Methodist

[ meth-uh-dist ]
/ ˈmɛθ ə dɪst /

noun

a member of the largest Christian denomination that grew out of the revival of religion led by John Wesley: stresses both personal and social morality and has an Arminian doctrine and, in the U.S., a modified episcopal polity.
(lowercase) a person who relies greatly or excessively on methods or a particular method.

adjective

Also Meth·od·is·tic, Meth·od·is·ti·cal. of or relating to the Methodists or Methodism.

Origin of Methodist

First recorded in 1585–95; method + -ist

Related forms

Dictionary.com Unabridged Based on the Random House Unabridged Dictionary, © Random House, Inc. 2019

Examples from the Web for methodists

British Dictionary definitions for methodists

Methodist

/ (ˈmɛθədɪst) /

noun

a member of any of the Nonconformist denominations that derive from the system of faith and practice initiated by John Wesley and his followers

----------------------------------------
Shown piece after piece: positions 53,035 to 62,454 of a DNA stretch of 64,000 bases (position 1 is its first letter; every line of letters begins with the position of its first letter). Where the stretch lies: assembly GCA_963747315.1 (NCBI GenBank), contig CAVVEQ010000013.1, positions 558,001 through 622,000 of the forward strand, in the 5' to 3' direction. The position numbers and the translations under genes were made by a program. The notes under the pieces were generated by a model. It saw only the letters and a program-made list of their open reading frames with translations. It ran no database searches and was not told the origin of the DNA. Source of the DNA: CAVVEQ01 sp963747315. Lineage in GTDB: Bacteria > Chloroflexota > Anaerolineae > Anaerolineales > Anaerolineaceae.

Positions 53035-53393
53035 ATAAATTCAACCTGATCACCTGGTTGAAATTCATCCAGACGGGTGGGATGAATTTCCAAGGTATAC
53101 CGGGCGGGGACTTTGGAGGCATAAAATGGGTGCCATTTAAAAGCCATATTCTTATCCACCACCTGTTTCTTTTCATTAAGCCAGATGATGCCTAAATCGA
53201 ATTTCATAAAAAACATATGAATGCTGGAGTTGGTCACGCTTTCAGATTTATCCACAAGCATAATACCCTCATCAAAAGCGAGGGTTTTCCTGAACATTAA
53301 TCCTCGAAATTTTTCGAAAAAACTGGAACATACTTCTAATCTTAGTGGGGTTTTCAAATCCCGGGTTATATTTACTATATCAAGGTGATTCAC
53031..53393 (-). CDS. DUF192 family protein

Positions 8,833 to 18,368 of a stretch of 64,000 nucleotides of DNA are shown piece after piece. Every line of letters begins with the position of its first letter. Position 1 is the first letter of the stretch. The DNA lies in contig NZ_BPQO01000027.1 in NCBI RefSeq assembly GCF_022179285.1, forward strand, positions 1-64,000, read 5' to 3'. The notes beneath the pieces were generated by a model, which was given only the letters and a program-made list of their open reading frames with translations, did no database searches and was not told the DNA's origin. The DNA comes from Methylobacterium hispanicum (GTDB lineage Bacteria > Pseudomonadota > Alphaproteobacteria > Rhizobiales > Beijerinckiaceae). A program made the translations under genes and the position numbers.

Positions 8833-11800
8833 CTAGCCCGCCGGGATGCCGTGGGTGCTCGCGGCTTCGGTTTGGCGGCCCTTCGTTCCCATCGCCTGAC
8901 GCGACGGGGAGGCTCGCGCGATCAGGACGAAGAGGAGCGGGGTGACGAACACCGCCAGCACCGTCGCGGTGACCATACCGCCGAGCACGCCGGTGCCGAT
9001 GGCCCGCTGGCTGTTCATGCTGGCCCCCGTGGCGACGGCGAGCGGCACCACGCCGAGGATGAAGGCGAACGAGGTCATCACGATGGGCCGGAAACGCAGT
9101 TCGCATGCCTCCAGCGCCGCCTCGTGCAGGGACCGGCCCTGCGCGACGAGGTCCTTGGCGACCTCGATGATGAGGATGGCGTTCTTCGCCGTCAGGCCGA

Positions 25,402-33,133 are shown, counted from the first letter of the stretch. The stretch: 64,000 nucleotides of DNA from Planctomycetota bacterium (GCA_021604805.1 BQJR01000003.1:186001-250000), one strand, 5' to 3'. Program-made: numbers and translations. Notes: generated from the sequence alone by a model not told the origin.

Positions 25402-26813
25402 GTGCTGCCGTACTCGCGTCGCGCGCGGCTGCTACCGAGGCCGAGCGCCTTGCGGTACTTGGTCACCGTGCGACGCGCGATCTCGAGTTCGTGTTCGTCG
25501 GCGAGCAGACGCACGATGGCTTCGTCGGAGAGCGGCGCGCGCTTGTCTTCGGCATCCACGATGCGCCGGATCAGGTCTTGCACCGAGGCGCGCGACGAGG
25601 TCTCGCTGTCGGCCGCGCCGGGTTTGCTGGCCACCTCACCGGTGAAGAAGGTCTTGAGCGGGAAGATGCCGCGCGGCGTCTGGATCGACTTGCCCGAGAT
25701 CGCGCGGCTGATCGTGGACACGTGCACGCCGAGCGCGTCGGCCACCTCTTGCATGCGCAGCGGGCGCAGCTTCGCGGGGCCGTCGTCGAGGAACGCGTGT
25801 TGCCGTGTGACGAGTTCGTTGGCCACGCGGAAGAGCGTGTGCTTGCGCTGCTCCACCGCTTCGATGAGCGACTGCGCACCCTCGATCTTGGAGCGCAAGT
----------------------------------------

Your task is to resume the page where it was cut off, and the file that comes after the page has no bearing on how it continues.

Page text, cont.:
adjective Methodistic, Methodistical

of or relating to Methodism or the Church embodying it (the Methodist Church)

Derived Forms

Methodistically, adverb
Collins English Dictionary - Complete & Unabridged 2012 Digital Edition © William Collins Sons & Co. Ltd. 1979, 1986 © HarperCollins Publishers 1998, 2000, 2003, 2005, 2006, 2007, 2009, 2012

Culture definitions for methodists

Methodists


A Protestant denomination founded by the English clergyman John Wesley and his brother Charles Wesley in the eighteenth century. Methodists are generally flexible in doctrine and in church organization, and stress the social responsibility of Christians (see also Christian). Next to the Baptists, Methodists are the most numerous group of Protestants in the United States.

The New Dictionary of Cultural Literacy, Third Edition Copyright © 2005 by Houghton Mifflin Harcourt Publishing Company. Published by Houghton Mifflin Harcourt Publishing Company. All rights reserved.